Drought adds to financial issues for Orange small businesses

HARD TIMES: Cheeky Barista Cafe Owner Rodney Soo says small businesses in Orange were already facing financial troubles and the drought has made it worse. Photo: JUDE KEOGH 05112jksoo2
HARD TIMES: Cheeky Barista Cafe Owner Rodney Soo says small businesses in Orange were already facing financial troubles and the drought has made it worse. Photo: JUDE KEOGH 05112jksoo2

Small business owners in Orange were already feeling an economic pinch before the drought started, and now it is adding to their worries, according to the Orange Business Chamber.

Chamber president Ash Brown said the group is aligning with the state chamber of commerce to help farmers, whose struggles are having a flow-on effect for agribusinesses, as well as retail and hospitality. 

“We are hearing it definitely that other businesses are being affected,” Mr Brown said.

“I think really the biggest one is retailers in Orange are struggling particularly, hospitality [businesses] as well that have the bricks and mortar, they feel there’s less foot traffic.

“Firstly it could be the closure of Myer and secondly the drought. Unfortunately we don’t have a silver bullet to fix the problem.”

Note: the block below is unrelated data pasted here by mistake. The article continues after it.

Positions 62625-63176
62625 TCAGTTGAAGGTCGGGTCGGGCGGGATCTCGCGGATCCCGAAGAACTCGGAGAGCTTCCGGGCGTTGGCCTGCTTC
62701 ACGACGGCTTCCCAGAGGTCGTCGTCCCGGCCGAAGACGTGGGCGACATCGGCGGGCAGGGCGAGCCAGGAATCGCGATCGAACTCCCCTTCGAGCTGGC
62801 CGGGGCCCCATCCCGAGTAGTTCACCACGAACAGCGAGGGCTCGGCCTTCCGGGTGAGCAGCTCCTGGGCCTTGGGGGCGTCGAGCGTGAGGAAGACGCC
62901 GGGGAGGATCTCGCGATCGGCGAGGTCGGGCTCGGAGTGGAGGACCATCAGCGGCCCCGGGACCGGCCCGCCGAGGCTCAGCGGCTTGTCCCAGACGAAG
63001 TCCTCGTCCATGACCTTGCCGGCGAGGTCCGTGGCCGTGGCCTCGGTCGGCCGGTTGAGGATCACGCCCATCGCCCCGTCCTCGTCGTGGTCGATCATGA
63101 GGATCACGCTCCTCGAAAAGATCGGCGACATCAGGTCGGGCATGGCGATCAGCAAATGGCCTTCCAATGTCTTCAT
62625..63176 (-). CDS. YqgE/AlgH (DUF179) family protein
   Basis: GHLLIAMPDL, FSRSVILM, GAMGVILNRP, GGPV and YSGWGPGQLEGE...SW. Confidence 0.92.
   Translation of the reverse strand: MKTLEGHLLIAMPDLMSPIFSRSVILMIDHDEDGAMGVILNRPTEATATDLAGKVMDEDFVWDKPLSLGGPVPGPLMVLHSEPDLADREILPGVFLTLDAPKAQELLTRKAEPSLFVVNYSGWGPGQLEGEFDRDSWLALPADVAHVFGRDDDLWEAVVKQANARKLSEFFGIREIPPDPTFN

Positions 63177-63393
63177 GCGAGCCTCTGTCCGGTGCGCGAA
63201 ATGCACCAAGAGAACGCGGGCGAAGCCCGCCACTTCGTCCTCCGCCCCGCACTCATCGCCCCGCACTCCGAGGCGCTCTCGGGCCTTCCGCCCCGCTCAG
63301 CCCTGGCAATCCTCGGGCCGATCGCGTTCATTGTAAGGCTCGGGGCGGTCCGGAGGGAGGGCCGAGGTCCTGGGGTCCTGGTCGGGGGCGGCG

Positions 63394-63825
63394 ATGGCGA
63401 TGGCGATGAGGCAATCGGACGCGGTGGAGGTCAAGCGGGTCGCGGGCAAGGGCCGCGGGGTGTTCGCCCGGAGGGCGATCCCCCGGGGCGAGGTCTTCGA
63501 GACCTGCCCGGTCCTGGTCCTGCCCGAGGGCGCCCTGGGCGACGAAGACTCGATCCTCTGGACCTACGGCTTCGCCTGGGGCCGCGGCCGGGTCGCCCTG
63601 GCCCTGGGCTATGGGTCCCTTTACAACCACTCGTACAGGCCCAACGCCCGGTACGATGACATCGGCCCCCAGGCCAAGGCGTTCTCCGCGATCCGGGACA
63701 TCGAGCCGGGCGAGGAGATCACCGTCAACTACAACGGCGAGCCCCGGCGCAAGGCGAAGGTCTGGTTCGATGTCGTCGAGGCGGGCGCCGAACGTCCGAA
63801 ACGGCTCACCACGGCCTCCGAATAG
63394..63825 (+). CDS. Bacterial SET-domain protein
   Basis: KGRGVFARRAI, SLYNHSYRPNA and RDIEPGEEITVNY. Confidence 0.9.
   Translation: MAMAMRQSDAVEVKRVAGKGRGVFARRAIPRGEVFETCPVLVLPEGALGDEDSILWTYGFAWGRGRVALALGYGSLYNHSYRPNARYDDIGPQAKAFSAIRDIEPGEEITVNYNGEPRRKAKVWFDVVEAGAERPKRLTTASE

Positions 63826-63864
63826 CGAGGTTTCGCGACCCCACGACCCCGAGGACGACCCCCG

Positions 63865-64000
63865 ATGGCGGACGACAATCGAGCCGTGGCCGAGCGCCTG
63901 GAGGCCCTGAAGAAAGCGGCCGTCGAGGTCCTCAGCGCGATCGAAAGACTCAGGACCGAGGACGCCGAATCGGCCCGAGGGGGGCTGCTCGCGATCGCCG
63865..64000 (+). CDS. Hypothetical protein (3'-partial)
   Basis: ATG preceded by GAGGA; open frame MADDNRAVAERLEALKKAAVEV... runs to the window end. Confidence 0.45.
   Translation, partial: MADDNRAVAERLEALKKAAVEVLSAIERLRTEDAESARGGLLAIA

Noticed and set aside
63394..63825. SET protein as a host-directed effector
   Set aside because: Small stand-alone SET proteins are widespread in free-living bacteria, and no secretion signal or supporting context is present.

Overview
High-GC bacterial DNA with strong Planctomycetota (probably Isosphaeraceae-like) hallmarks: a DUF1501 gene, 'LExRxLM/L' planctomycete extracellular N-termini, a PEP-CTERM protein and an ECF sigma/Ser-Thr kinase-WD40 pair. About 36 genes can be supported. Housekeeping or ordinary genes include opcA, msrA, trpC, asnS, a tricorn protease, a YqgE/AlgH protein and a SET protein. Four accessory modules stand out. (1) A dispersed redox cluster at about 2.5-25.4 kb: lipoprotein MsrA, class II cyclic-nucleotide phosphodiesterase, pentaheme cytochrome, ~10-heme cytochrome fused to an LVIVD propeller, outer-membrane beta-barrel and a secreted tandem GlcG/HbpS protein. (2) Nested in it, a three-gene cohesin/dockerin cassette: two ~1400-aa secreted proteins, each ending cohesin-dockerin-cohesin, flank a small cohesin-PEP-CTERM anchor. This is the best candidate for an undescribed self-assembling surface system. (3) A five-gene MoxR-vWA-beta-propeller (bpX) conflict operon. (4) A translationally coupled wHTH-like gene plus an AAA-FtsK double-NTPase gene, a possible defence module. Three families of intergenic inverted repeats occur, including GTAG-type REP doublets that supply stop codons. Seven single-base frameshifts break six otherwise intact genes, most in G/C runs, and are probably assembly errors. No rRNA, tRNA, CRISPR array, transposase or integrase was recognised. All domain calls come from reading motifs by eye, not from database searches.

However, he said there is a silver lining with a plan for a $30-million CBD revamp, and the chamber is also working on an initiative to help lower electricity prices.

Cheeky Barista Cafe owner Rodney Soo said high electricity prices, along with the cost of gas and insurance, were already an issue for businesses before the drought started. 

“We’re all struggling, it doesn’t matter if it’s farmers, individuals or a business, it shouldn’t be like this,” Mr Soo said.

“I have watched medium to well-off customers coming in, and now they are coming in poor.

“It all started for us from the financial crisis and it [went] from there.”

Mr Soo said a lot of his customers come from the land or regional areas such as Parkes, Forbes and Cowra and stop in while attending appointments in town.

Before its closure they also used to come to shop at Myer, “now they only come into town for medical reasons,” he said.

He said state and local government regulations and costs, as well as the overall change in the shopping industry due the internet, have also had a flow-on effect and now the drought has drained the finances of one of his largest customer bases.

“Farms are, I suppose, our last major industry, they’ve always contributed to the community,” he said.

The comments from Mr Brown and Mr Soo align with the results of a recent NSW Business Chamber survey, which found that more than 93 per cent of businesses across the Central West were affected by the drought.

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